Kim Thayil Says Soundgarden Were Not Grunge

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In the early ’90s, heavy music aficionados witnessed a transformative shift that, while criticized by some for sidelining traditional and hair metal bands, undeniably marked one of the last golden eras in recent rock history. The advent of grunge, spearheaded by Nirvana, Alice in Chains, Soundgarden, and Pearl Jam, shattered the sonic conventions of the previous decade. The Seattle scene infused urgency into contemporary rock by delivering powerful lyrical messages through a fusion of punk and ’70s rock traditions, all packaged in an abrasive and uncompromising style.

The roots of grunge extend beyond its mainstream eruption in the early ’90s, as revealed in a recent interview with Kim Thayil speaking to Pete Thorn. Thayil highlighted the emergence of a unique identity around the time of the legendary “Deep Six” compilation album, featuring Soundgarden, Melvins, Green River, Malfunkshun, Skin Yard, and The U-Men.

Thayil reminisced, “We were aware of a particular stylistic identity that had come out of Seattle, probably with the release of the recording of the ‘Deep Six’ album, which was recorded in ’85 and released in ’86.” The scene was already taking shape, with bands from the indie underground punk movement deviating from hardcore templates.

In the early days, Soundgarden, for instance, embraced fast-paced songs but executed them in a unique style. Thayil explained, “Chris [Cornell] wasn’t prone to screaming and yelling real fast from behind the drums with some weird time signature, and our interest in the kinds of things we were writing, in the way we were playing, kind of steered away from hardcore.”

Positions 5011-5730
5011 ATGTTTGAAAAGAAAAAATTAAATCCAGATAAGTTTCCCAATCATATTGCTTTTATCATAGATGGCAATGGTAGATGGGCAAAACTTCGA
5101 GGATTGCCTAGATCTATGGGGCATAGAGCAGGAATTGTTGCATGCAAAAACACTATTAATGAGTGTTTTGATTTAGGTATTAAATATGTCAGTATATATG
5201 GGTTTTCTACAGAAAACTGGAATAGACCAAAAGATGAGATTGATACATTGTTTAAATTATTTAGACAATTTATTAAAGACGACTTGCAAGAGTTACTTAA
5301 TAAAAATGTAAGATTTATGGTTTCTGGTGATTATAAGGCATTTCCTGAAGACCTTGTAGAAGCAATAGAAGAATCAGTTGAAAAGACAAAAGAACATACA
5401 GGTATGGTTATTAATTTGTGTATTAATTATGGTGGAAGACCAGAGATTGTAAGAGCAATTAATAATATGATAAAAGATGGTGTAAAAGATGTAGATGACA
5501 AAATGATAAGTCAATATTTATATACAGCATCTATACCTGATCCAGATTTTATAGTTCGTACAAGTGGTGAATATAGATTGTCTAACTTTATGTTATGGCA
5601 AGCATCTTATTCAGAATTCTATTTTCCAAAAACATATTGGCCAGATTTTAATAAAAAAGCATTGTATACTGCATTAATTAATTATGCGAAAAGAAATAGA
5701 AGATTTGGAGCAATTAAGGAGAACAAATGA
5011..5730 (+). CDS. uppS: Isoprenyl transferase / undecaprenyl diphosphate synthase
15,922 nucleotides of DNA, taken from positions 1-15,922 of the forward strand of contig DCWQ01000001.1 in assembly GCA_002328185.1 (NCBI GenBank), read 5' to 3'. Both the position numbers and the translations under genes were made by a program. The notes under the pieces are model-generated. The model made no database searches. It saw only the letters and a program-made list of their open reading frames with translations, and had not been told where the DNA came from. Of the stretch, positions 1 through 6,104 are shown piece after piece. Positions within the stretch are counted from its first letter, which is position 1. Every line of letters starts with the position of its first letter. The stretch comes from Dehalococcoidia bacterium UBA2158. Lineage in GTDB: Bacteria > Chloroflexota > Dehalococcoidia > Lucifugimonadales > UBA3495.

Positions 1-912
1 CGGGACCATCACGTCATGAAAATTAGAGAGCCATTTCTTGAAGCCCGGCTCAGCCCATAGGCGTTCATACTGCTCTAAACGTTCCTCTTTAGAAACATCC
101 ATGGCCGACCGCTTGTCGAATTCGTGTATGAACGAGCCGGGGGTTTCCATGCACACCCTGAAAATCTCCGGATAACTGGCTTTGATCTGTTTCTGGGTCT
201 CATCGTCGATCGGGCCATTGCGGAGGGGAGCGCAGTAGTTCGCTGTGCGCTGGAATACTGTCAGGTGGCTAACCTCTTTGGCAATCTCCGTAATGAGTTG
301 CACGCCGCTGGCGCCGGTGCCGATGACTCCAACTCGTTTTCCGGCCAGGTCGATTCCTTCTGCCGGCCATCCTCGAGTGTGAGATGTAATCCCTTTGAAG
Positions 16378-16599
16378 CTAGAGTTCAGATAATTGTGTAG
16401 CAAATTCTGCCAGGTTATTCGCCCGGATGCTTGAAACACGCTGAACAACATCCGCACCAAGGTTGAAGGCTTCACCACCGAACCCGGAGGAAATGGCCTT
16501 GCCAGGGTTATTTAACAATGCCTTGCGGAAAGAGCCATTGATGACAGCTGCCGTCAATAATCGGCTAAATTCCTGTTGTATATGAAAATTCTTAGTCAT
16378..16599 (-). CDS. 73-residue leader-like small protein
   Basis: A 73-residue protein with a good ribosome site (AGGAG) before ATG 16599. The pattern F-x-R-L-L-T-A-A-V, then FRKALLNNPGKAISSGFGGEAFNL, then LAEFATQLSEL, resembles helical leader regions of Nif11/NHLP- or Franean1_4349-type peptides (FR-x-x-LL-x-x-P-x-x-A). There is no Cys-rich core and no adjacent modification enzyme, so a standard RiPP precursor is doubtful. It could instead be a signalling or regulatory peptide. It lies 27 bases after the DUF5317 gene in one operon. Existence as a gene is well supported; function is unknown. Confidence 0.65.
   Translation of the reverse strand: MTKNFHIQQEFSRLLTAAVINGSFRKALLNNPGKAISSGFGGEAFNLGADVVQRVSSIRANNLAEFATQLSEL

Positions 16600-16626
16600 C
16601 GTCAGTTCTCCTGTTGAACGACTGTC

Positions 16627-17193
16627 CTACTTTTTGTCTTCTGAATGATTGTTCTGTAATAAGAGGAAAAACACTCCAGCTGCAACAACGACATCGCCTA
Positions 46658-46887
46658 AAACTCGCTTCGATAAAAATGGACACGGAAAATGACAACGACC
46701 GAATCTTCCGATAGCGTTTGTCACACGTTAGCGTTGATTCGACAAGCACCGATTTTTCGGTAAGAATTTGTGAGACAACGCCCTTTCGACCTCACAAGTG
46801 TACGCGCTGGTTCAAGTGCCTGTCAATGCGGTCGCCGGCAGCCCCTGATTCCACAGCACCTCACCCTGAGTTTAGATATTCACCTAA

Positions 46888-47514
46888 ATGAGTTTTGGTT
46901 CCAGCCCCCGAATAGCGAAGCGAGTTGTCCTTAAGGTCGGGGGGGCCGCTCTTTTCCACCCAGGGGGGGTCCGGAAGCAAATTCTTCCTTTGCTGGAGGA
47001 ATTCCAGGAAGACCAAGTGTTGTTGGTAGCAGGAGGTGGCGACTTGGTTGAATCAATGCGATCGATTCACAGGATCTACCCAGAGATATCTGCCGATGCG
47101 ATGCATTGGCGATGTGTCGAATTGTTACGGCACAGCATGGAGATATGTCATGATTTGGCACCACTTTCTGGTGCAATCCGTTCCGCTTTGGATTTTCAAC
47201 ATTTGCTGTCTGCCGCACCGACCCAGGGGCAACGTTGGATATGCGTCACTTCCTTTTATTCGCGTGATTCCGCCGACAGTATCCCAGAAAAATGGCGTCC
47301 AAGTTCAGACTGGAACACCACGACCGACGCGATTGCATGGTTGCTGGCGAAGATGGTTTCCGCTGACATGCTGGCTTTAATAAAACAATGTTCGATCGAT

Reflecting on the diverse influences of the bands featured on “Deep Six,” Thayil added insights into Malfunkshun’s leaning towards Venom and Mercyful Fate and the Melvins’ evolution from arty punk rock to heavy, trippy compositions.

Despite their awareness of a distinct sonic evolution, Thayil emphasized that the Seattle scene didn’t initially perceive itself as “grunge.” He noted the city’s departure from punk rock ethos and how it was doing something different, giving birth to a musical revolution that eventually became a marketed phenomenon. The interview unveils the organic origins of a genre that would redefine the musical landscape and leave an indelible mark on the history of rock.

He would state: “People [were] being very true and allegiant to the punk rock ethos, and Seattle was doing something different. We were very aware of that, but we didn’t think it was grunge — that became some marketing thing.”